Pentacrest Museums ‘Tree Tours’ set to begin on Earth Day

UI Pentacrest Museums plan to kick off their new educational series, ‘Tree Tours,’ this Friday, April 22, just in time for Earth Day. The guided tours around the Old Capitol and Pentacrest will highlight the important history and symbolism behind several of the campus’ trees.


Braden Ernst

MacBride Hall, the meeting sight for Pentacrest Tree Tours debuting on Earth Day, is seen on April 17, 2022.

Olivia Augustine, Arts Reporter

The University of Iowa has a vast abundance of rare tree species across campus. The UI Pentacrest Museums have decided to celebrate the history and symbolism of trees by debuting their new educational program series, Tree Tours, on Earth Day, April 22.

In spring 2022, the UI’s campus became recognized as an arboretum, of which there are only 145 institutions total with this title, by an organization called Arbnet. Arbnet focuses on expanding, recognizing, and establishing arboretums, which are places for plants and trees to grow for educational purposes.

The UI campus has also been a designated Tree Campus Higher Education location since 2009, which is the Arbor Day Foundation’s national program aiming to acknowledge universities with flourishing, healthy tree and plant life.

The tour will begin at the main entrance of UI’s Museum of Natural History and will stick to paved areas around the Old Capitol.

Carolina Kaufman, UI Pentacrest Museums Director of Education & Engagement, created and developed the Tree Tours program.

In an email to The Daily Iowan, Kaufman wrote that she and her volunteer researcher, Trevor Viohl, spent over six months researching campus trees, with special help from UI Arborist Andrew Dahl. She noted that across its 1900 acres, the UI is home to 8,000 trees of over 300 species.

With resilience on her mind after the last two years, Kaufman stated that she was in part inspired to create the tour by the instability and adjustments brought on by the pandemic and other socioeconomic issues. Trees are the “lungs of our planet,” she wrote.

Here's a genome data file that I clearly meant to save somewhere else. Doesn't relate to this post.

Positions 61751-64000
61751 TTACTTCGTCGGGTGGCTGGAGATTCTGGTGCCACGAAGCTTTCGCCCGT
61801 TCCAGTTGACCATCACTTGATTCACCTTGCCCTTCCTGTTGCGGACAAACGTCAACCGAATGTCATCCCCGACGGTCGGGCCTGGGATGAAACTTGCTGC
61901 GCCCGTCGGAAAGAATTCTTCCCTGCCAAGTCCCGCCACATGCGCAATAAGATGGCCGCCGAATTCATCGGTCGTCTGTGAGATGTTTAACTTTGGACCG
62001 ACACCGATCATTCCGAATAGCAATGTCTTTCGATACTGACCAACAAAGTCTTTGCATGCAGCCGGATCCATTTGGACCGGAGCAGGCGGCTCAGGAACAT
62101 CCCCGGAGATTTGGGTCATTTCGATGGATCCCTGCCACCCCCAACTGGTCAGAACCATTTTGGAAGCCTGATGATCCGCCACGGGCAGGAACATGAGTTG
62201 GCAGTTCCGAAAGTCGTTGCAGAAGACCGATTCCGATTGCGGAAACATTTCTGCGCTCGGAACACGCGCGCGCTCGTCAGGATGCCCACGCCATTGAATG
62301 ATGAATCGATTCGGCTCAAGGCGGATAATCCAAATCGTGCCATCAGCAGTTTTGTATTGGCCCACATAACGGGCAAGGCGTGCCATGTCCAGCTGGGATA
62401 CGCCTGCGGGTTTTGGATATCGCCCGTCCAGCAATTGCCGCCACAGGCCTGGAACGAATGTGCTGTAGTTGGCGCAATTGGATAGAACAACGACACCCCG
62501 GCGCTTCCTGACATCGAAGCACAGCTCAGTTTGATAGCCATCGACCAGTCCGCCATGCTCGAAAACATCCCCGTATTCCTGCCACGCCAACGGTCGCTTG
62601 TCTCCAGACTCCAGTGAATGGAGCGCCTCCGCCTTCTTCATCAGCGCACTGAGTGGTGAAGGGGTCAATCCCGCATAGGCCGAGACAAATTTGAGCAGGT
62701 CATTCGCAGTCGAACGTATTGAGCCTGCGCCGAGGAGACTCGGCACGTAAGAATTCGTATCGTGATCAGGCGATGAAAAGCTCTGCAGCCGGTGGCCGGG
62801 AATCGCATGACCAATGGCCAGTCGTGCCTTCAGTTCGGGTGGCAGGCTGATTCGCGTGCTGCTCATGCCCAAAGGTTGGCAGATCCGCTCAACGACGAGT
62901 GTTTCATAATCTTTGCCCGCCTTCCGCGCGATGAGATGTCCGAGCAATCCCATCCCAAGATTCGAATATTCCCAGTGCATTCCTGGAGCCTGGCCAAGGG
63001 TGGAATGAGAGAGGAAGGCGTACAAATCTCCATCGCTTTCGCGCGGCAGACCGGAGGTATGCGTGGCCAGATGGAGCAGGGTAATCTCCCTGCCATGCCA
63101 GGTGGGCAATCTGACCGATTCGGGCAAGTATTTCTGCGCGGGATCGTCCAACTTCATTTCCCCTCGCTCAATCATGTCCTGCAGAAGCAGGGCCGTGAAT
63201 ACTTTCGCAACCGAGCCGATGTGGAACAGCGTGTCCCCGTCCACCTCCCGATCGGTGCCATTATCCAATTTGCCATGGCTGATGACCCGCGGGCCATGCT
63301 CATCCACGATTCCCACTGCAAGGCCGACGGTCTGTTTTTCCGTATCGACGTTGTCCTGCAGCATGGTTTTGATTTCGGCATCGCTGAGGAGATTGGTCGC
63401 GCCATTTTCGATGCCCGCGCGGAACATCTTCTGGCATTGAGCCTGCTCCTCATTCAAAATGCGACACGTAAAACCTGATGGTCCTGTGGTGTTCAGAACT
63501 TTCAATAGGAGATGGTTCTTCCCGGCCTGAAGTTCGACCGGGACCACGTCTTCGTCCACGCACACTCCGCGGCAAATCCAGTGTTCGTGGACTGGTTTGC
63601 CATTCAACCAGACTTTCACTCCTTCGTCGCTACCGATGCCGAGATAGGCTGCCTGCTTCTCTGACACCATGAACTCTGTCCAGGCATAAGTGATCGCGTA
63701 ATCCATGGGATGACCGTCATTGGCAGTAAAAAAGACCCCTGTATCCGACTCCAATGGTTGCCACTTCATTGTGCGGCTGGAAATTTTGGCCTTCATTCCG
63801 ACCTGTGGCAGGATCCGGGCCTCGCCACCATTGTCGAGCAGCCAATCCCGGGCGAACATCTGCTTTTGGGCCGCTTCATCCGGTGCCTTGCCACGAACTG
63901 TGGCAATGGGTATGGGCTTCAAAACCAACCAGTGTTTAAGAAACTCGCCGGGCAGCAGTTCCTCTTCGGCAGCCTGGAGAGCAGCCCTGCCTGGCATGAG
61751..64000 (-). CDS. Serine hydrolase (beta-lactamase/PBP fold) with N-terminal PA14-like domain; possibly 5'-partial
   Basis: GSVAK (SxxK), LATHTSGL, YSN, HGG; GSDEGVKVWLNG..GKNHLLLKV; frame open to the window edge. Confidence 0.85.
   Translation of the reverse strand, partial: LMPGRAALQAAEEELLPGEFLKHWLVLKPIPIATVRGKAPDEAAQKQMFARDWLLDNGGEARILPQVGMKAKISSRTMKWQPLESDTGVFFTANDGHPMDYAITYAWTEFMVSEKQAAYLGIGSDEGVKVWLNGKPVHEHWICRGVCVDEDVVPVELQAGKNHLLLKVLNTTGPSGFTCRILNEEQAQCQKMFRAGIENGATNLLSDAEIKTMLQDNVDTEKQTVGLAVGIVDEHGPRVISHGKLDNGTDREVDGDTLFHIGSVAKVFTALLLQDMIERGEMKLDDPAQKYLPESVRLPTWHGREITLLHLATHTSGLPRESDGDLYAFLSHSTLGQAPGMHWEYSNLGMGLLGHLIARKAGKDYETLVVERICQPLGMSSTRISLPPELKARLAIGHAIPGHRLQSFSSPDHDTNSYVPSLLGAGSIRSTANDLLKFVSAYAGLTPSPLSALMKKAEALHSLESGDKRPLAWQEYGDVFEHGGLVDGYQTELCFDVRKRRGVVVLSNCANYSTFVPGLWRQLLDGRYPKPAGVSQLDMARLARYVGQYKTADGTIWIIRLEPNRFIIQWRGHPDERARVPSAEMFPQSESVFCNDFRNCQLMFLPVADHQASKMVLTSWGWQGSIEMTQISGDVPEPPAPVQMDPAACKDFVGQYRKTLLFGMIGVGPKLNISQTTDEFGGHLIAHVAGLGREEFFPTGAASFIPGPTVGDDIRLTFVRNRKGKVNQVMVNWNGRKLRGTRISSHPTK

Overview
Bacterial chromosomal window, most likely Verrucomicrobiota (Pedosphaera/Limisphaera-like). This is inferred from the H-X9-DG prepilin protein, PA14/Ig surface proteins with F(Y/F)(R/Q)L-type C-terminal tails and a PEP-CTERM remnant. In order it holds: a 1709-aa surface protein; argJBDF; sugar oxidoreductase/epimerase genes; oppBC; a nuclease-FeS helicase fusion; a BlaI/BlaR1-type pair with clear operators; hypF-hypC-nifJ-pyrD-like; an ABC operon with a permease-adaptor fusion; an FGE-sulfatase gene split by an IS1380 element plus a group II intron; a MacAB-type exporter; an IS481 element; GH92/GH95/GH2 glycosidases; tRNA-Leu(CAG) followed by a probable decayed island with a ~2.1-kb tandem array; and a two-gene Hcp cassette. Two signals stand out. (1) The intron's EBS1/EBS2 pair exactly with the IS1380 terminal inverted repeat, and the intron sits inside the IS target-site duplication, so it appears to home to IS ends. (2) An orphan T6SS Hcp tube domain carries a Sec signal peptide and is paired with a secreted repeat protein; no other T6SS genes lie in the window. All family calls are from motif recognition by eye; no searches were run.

“This made me realize that it was an opportunity to connect the resilience of trees to that of our own,” she wrote. “Trees that have survived hardship and disruptions like war and storms help exemplify to us the kind of resilience and growth mindset we need in our busy working lives.”

Kaufman looks forward to telling the stories of two of the oldest trees on campus, the Black Walnut and American Elm, which have both been alive for over 130 years. She also looks forward to exploring the UI’s newest botanical addition, the Anne Frank Sapling.

RELATED: UI prepares for Anne Frank tree sapling to arrive on campus 

The Anne Frank Sapling will be planted on campus on April 29 — Arbor Day — and is the 13th Anne Frank Sapling in the world. Kaufman noted that it will be planted with the intention of encouraging communities to honor Frank’s life and legacy.

Trevor Viohl, who volunteers for the Pentacrest Museums, helped research the trees across campus. He wrote in an email to The Daily Iowan that after completing the tour, he hopes people will not only have a deeper appreciation for the trees that populate the UI’s campus, but a renewed relationship with the natural world.

Viohl noted that trees are quickly vanishing from their standing spots in many locations, and that the UI’s campus should encourage other areas of the world to rebuild its relationship with nature.

“My hope is that audiences will see the importance of trees for people throughout history and use it as inspiration to foster their own relationship with our natural world,” Viohl wrote.

Another UI well-being program for students and staff, LiveWELL, is collaborating with Tree Tours for the summer. LiveWell is offering a “2022 Campus Wellness Scavenger Hunt,” in which three stops overlap with those on Tree Tours.

Megan Hammes, the Senior Director of UI Wellness, said that she is excited for this collaboration within the UI, and that there is value in highlighting the green spaces on campus.

In trying to reclaim activities that provide joy and energy after two lonely years, Hammes said that LiveWELL aims to prioritize wellness, and Tree Tours is a healthy way to do that, emphasizing that mindfulness includes paying attention, which can help people’s brains recover from being tired and weary.

“Being mindful is extremely beneficial for resilience,” Hammes said. “There are also mental health and well-being benefits of being in nature and connecting with others, and the Tree Tours are a perfect way to get all of these benefits at once.”